Gone are the days of stuffy workshops and hours of travelling to get to the latest training session. E-learning offers staff a sophisticated alternative. Amanda Swinburn reports.
In this technological age, industries are constantly striving to stay abreast of the latest IT solutions to cut costs, save time and improve workplace efficiency.
The insurance sector is no exception. And in a market where staff training and development are paramount, the virtual classroom could be the perfect solution. While more insurers are looking into the plus points of e-learning, there is still a common misconception that online education simply consists of a series of downloadable textbooks.
On the contrary, argues Ian Stanley, senior account executive of IT company Digital Think. He says training programmes can be tailored to the needs of the individual company and be used as a precursor to or refresher for tutor-led courses.
There are manifold benefits of using this teaching method. Most technology providers offer online training that can be accessed 24 hours a day, seven days a week, making it adaptable to the needs of the individual.
Digital Think offers 300 off-the-shelf training aids and can customise courses to suit individual companies - for example, making them comply with the General Insurance Standards Council rules.
The company has a network of 27 servers, which provide 99.9% availability, users can move between pages in one to two seconds and the system is linked up to a number of training experts if help is required.
"There is no point in having the facility if it's not easy to use," explains Stanley. "People should be able to use it wherever they want - in the office, at home, in an internet cafe or even in a hotel room."
The new e-learning tools are extremely sophisticated. Students have a choice of e-books, CD-Roms, net meetings, virtual labs, simulation of real-life situations and online assessments.
From an insurance company's point of view, this can mean simulating a call centre and offering realistic roleplays of customer inter-action. The facility can also be applied to back-office procedures, such as claims processing.
Cisco business development director Steve Kelley says each student can be given an online mentor to provide back-up support.
Virtual classrooms offer a way of monitoring each individual student, with user profiles and learning effectiveness indexes being produced to pinpoint any gaps in the teaching process.
Employees can make significant cost savings, because meetings can be held online, perhaps after an initial face-to-face course, saving money on travel costs such as hotel bills and train fares.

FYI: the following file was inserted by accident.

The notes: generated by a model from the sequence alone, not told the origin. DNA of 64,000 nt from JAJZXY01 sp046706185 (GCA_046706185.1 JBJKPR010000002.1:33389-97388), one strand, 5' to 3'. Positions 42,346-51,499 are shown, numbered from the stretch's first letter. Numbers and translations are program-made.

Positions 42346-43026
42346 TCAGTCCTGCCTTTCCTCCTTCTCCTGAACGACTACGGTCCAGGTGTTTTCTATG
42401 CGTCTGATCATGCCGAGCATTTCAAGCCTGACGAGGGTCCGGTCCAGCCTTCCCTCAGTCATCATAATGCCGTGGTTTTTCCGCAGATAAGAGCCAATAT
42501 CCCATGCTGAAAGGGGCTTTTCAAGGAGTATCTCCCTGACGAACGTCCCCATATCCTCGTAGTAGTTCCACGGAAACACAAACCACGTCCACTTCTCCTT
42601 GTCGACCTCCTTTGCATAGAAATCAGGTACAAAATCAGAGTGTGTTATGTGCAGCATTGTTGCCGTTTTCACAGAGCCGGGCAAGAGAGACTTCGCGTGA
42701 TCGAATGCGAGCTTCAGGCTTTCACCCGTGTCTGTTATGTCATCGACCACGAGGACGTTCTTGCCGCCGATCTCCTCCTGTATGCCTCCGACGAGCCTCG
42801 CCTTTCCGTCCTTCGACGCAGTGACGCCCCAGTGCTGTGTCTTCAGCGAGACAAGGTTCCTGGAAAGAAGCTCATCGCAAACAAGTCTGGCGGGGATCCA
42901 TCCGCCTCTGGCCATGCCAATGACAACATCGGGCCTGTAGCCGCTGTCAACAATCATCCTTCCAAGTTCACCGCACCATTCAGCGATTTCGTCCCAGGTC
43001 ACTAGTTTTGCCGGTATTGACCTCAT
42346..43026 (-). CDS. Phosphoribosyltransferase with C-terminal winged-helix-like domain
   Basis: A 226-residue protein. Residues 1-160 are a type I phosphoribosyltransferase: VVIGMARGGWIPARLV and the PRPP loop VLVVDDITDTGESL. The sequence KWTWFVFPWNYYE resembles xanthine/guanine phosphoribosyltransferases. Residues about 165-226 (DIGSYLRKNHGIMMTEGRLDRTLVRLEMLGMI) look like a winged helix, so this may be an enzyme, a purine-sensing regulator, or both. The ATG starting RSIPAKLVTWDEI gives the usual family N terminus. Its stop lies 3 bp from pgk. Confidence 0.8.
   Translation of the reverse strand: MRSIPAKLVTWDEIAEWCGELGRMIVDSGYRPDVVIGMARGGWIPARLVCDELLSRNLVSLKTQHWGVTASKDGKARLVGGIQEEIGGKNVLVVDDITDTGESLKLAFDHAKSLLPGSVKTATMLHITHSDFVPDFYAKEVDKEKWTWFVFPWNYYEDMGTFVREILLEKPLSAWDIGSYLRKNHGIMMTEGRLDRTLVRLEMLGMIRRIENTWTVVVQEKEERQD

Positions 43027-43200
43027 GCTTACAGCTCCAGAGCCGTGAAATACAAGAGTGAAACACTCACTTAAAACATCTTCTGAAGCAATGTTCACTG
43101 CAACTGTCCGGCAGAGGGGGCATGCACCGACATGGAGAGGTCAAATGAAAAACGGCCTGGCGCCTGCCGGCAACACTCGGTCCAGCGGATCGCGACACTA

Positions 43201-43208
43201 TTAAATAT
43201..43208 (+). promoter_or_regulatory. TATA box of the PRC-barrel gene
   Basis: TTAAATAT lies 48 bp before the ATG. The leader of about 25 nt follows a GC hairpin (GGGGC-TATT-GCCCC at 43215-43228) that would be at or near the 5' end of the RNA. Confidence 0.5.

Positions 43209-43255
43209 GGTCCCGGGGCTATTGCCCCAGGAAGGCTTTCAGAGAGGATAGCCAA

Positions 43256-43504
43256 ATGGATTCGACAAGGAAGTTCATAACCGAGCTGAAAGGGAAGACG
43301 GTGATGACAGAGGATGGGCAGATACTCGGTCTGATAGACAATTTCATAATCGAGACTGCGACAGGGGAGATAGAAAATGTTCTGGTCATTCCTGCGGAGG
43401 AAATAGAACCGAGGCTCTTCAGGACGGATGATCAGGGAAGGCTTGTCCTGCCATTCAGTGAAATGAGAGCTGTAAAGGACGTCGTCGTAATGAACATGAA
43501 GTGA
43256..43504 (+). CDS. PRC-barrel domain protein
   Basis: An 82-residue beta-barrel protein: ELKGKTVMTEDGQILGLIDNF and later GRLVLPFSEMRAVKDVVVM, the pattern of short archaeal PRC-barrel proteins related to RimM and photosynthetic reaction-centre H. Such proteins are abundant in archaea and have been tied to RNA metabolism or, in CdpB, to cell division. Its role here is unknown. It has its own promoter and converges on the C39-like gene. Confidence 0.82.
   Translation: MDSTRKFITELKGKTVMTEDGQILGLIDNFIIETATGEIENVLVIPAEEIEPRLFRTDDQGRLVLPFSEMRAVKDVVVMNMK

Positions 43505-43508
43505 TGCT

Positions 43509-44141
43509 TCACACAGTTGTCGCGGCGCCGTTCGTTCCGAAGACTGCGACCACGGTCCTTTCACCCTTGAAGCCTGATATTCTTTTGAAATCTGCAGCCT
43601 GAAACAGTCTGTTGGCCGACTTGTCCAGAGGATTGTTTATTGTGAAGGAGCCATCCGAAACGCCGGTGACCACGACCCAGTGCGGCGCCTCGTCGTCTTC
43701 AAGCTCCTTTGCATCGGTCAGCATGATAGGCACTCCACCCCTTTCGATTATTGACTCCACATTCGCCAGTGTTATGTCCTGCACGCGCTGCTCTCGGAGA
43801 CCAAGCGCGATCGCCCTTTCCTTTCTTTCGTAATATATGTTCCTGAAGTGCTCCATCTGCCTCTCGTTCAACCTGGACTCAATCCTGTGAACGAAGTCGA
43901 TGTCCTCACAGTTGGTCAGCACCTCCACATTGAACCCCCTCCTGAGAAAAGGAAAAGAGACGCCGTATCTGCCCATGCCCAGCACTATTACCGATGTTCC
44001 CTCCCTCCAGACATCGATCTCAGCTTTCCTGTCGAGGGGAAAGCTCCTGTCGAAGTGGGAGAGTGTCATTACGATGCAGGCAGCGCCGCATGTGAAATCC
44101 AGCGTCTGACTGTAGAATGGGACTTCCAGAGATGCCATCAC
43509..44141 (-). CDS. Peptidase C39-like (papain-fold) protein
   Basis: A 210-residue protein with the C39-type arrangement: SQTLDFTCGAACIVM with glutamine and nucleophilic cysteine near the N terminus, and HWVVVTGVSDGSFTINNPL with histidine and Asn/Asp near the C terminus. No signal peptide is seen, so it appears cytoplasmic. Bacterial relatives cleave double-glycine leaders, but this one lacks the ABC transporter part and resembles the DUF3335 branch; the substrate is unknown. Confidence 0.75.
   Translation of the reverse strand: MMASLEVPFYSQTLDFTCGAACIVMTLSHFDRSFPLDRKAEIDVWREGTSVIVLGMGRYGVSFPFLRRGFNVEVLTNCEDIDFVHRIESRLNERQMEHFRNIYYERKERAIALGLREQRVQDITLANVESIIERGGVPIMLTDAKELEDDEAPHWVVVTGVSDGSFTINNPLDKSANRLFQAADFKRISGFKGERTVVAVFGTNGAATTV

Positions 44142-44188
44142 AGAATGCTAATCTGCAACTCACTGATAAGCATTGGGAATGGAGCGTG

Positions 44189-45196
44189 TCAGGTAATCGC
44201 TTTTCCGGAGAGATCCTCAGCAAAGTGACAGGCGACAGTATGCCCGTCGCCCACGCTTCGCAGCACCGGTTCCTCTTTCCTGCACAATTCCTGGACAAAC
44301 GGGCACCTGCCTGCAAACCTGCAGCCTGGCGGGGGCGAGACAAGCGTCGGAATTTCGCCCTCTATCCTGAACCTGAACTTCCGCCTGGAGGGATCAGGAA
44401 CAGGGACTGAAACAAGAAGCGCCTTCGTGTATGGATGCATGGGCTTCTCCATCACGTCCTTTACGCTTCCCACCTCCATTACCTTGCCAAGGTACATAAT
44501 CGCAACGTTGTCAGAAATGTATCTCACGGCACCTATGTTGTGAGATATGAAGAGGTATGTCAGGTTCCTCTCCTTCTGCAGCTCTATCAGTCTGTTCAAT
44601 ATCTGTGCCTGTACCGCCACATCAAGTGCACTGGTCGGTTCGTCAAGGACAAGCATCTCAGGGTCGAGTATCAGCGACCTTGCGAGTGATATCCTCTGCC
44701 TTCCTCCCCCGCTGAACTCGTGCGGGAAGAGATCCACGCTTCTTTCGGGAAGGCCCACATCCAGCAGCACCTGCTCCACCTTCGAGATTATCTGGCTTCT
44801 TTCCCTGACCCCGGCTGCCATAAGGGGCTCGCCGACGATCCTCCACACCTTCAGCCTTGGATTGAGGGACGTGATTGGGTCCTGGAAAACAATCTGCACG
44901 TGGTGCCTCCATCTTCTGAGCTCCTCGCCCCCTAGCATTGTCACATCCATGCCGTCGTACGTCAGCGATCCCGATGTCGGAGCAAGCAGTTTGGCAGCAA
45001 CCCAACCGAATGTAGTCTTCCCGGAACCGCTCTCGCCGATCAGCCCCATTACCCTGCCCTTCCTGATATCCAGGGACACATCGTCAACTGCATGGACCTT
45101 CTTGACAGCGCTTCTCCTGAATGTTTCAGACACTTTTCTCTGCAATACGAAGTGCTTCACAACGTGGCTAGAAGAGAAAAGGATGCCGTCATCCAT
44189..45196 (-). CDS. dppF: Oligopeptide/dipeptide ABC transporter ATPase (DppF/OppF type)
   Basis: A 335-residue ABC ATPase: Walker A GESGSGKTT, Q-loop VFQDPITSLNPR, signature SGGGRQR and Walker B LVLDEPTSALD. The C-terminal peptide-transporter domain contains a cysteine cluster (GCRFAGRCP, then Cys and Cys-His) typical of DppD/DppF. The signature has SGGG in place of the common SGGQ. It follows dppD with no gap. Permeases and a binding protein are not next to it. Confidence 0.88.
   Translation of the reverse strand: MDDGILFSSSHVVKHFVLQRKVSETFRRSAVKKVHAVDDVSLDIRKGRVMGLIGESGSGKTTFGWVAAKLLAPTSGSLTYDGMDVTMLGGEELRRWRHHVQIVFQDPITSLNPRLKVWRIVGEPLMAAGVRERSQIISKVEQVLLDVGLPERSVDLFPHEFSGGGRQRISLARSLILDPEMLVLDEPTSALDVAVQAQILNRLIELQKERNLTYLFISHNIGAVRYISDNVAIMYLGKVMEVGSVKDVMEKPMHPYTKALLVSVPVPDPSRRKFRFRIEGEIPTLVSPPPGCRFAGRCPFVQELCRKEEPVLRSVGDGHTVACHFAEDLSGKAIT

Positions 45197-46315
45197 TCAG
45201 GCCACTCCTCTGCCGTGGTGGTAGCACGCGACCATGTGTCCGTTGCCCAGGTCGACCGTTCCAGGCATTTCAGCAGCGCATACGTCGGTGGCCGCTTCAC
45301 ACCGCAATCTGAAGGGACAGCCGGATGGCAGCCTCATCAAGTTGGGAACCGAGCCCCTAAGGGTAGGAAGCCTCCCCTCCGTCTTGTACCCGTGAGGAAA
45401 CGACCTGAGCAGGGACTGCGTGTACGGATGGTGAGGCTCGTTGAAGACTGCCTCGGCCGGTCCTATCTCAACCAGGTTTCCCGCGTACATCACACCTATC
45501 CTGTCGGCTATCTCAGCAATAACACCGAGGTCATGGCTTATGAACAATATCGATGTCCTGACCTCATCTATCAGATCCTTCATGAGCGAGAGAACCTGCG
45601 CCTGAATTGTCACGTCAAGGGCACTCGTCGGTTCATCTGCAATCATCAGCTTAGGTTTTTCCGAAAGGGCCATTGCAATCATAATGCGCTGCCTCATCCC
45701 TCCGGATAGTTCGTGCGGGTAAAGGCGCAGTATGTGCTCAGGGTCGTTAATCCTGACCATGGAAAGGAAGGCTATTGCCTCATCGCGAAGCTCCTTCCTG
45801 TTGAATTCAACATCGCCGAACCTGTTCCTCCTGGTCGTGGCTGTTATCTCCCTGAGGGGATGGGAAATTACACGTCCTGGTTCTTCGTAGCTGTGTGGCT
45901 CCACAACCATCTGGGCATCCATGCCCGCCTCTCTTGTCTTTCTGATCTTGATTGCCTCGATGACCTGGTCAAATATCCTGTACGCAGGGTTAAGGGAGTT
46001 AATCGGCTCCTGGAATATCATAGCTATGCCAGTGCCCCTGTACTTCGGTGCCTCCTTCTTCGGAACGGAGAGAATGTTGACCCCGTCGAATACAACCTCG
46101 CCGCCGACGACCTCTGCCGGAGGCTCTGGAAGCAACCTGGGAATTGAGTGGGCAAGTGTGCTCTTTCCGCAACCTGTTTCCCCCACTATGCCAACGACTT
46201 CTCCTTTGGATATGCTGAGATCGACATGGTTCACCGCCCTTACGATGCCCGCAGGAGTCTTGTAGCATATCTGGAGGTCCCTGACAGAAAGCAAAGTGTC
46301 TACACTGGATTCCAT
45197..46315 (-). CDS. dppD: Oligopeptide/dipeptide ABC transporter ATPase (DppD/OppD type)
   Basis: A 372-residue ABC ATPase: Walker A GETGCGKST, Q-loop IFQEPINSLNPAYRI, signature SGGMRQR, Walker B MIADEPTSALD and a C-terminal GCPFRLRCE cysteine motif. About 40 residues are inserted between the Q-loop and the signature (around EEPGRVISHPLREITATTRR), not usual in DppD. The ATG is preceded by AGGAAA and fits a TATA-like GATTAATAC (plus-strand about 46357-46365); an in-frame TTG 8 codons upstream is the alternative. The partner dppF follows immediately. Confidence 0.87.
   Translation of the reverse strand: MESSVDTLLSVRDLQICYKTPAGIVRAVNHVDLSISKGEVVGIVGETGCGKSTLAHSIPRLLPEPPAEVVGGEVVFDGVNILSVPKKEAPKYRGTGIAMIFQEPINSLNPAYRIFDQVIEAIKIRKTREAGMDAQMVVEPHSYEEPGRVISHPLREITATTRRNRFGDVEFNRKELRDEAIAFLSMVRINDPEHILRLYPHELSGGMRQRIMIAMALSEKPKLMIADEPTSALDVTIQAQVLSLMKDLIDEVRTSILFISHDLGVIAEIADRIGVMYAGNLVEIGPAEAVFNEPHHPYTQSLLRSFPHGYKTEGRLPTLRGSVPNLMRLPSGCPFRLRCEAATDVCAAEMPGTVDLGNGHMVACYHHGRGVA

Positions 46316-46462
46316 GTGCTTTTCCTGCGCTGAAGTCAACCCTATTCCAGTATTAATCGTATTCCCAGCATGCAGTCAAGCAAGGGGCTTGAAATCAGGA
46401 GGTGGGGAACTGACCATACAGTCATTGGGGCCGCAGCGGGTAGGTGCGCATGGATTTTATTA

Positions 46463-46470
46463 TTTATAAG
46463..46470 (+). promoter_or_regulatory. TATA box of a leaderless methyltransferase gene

"E-learning will be the great equaliser of the next century," says Kelley. "By eliminating the barriers of time, distance and socio-economic status, individuals can now take charge of their own lifelong learning."
But how easy is it for the insurer to install the technology?
"All you need is an internet browser - there are no downloads, plug-ins, new hardware, software or configurations required," says Stanley.
Most training courses can be accessed on a low-powered network, which means they can be done from home. But the more complex products, such as online meeting rooms and videos, may require some level of investment.
Kelley agrees: "For a corporate company, the standard network should be able to cope with this. If not, then there is the business question - is it worth making an initial investment for long-term payback and great cost savings?"
While online training may be accessible and save time, it is not radically different in content to existing courses, says Chris Dickman of Insurance Personnel Selection.
"Online training offers great benefits and looks impressive, but it is only valuable if what is learned is used to produce better results for the company," he says.
Dickman also maintains that e-learning needs to be used in conjunction with face-to-face tutorials to reap the full benefits.
While there are still very few insurers that have implemented online training, the industry is growing rapidly and a number of companies are laying the initial foundations.
E-learning has great potential, but it seems that it could still be a few years before the benefits of such training are recognised throughout the industry.
No bricks-and-mortar at RSA
Royal & Sunalliance has just launched its new UK Commercial Insurance College. But it's no bricks-and-mortar operation - it's a combination of on-site training, one-off events and online modules on an intranet.
Initially, the training was just offered for underwriters but has been rolled out to include claims, business development (including marketing, distribution and sales) and risk control.
Fiona Andrews, technical training and development manager for Royal & Sunalliance Commercial, says the benefit of the new scheme is that people can access information across the globe and can manage their own careers.
"When we develop a module, there is no end to who can use it," she says.
"Royal & Sunalliance is a global company, so colleagues in Australia and the US can exchange information with us."
The new college is a business entity, run by technical people with insurance expertise, as opposed to human resources trainers.
In addition to online workbooks, employees can access tests, discussion forums and company news from the intranet.
But Andrews stresses that there are no plans to do away with classroom learning.
"There will always be a need for people to get together, network and exchange information," she explains.